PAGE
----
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J. RUSSELL WEBB,
AUTHOR OF THE NORMAL READERS AND THE WORD-METHOD.
CHICAGO: GEO. SHERWOOD & CO.
Entered, according to Act of Congress, in the year 1866,
BY MASON BROTHER,
Southern District of New York.
The principles of the Word-Method, as exhibited in the Lessons of the First Reader, are still farther illustrated in the present volume. It will be seen that, as a rule, words used for the first time are placed at the head of each Lesson, for exercise in pronunciation and orthography. The system of analysis which characterizes this series, is applied by notes and questions to the fifteenth and sixteenth Lessons, and the plan is commended to the attention of educators as calculated to interest pupils and make intelligent readers, by giving them an appreciation of the language and a knowledge of the subject. It is hoped that teachers will follow up the suggestions made—not being content with the pupil's correct utterance of words and sentences merely—and that they will encourage a thorough understanding, on the part of the learner, of the subject-matter of each Lesson. This, we are confident, is the correct method of making thoughtful, appreciative, and accomplished readers.
Attention is directed to the beauty and distinctness of the typography in which the Lessons of this book are given to the learner. We feel that we are thus offering to the pupil a road to knowledge, which, although not “royal,” is yet free from needless difficulty, and as easy as modern improvements in the art of printing can make it.
The illustrations were carefully designed for the text by one of the most distinguished of American artists, Mr. Thomas Nast. As will be noticed, they are not filled up with many elaborate lines, but, like most of the recent English and German illustrations of a high order of art, they present a few bold and ingenious strokes of the pencil, which not only give them a freshness and clearness of effect, but render them admirably adapted to the use of schools as models for drawing.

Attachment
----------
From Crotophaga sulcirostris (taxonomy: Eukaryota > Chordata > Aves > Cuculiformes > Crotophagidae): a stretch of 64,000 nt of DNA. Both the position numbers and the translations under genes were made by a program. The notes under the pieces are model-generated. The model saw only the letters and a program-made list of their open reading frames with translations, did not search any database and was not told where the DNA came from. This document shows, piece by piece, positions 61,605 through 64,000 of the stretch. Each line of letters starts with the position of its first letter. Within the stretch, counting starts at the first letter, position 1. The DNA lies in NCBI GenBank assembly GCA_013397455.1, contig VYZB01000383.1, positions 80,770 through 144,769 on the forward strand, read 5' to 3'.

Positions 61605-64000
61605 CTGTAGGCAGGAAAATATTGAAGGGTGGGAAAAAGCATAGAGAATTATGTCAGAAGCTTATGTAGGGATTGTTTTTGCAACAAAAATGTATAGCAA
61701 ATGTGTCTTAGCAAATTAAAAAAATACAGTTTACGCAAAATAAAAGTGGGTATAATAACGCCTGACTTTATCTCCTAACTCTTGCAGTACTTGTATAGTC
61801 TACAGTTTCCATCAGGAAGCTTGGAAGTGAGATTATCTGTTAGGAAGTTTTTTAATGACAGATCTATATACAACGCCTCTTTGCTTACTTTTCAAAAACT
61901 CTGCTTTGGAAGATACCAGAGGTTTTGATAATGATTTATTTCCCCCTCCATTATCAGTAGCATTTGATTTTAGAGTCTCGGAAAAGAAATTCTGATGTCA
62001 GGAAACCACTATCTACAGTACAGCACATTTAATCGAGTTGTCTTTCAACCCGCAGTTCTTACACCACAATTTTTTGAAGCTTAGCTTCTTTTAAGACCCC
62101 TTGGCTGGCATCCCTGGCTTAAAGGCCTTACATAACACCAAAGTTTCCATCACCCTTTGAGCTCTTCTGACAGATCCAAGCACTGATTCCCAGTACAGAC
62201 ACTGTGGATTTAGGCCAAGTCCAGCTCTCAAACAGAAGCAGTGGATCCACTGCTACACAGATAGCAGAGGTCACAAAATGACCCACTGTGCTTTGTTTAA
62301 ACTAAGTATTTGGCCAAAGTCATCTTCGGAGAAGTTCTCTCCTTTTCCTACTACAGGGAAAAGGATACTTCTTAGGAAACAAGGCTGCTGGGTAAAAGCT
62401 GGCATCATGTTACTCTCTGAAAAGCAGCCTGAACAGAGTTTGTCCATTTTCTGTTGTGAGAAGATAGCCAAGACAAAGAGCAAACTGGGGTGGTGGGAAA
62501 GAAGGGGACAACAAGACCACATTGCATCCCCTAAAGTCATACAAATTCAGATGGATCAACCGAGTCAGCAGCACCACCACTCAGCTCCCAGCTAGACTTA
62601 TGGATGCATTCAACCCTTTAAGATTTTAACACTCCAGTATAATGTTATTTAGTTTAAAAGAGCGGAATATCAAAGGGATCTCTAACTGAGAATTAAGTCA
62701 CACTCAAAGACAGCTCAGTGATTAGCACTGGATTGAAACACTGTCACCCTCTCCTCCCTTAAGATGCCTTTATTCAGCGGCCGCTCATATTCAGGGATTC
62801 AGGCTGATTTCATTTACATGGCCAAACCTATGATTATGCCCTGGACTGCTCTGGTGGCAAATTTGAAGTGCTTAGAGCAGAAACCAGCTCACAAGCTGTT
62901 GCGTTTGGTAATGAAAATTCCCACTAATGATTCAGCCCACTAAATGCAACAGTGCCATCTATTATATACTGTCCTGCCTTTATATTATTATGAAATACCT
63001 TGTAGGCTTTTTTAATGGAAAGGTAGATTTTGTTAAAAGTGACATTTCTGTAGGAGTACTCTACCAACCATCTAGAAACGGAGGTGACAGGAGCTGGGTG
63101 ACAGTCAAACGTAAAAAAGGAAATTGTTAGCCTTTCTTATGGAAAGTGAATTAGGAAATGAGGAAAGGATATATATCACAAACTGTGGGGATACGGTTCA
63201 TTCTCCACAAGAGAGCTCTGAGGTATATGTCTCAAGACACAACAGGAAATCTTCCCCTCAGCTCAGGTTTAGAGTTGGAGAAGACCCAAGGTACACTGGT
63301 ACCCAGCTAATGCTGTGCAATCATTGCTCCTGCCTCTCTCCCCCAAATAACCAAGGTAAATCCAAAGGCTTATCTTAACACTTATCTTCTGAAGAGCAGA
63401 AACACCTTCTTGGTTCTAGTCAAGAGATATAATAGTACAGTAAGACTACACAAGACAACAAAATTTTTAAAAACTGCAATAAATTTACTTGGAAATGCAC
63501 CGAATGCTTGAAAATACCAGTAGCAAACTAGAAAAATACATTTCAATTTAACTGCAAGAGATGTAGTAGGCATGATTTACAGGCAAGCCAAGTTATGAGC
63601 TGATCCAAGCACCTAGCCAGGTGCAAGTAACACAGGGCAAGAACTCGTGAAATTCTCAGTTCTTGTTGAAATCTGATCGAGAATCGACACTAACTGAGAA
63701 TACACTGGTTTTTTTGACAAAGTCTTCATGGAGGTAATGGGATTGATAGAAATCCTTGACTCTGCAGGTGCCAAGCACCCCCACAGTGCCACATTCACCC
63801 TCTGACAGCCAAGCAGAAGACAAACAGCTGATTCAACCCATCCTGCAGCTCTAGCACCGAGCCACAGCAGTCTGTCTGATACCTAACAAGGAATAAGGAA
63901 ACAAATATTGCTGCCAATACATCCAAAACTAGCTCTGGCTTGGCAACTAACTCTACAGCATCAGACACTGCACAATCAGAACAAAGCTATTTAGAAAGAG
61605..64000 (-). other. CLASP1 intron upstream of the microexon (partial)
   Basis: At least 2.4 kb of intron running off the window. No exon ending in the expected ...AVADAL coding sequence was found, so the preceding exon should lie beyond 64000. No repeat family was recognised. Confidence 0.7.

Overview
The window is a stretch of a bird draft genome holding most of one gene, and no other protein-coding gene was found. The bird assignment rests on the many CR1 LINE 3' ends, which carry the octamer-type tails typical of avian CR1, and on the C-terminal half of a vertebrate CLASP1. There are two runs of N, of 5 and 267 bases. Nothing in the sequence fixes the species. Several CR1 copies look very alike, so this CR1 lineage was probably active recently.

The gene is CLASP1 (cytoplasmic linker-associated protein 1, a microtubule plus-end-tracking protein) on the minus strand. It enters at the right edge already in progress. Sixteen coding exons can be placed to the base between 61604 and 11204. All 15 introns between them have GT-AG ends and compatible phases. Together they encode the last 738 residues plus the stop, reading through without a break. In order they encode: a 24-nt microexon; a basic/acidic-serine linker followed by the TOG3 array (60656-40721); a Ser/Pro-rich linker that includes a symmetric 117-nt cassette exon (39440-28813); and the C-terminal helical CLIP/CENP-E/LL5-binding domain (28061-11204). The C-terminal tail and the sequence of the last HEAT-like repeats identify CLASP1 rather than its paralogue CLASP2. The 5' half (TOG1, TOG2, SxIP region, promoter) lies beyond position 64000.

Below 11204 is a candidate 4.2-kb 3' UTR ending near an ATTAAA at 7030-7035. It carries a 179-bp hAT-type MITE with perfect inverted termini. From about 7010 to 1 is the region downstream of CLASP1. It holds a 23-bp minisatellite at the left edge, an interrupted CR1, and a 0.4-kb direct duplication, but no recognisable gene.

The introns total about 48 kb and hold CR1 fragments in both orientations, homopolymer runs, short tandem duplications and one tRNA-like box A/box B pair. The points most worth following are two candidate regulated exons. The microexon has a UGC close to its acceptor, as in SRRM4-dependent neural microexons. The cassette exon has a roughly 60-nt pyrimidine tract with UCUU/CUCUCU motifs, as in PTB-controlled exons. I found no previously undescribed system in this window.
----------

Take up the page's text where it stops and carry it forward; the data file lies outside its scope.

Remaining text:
TABLE OF CONTENTS.
INDISTINCT ENUNCIATION, however natural it may be, is not to be tolerated. Art must be employed to correct this defect and produce new powers and new habits. At no time in life can her aid be more effective than in early childhood.
Children should not be allowed to utter a single word with indistinctness; its every sound should be correctly and distinctly formed, bearing due proportions to each of the others, so that the words shall drop from the mouth as new coins from the mint.
To secure so desirable a power, children must be practically taught the various sounds of the language, and their combinations. To give effectiveness to this power, sufficient practice must be had to produce correct HABITS. Daily practice on the “Phonic Chart” or on some combinations of sounds as hereafter presented, will accomplish the purpose.
By sounds are not meant NAMES. The sounds of the letters and their names are almost wholly unlike. The letter a, while in some words its name and sound are alike, as in ale, ate, has, in most instances, a sound entirely different: e. g., in all, arm, at; and each of these three sounds differs from each of the others. The same may be said of e, i, o, and U. In the consonants the names and sounds never agree; though the sound of the letter is usually one sound of its name: e. g., 6 is pronounced as if written be, the e having its name-sound. The undertone heard before the e-sound in speaking the name of b, is the sound of b. Note this sound in the word cab.
In using the “Phonic Chart” the sounds only are to be uttered. Let them be given with great force and energy.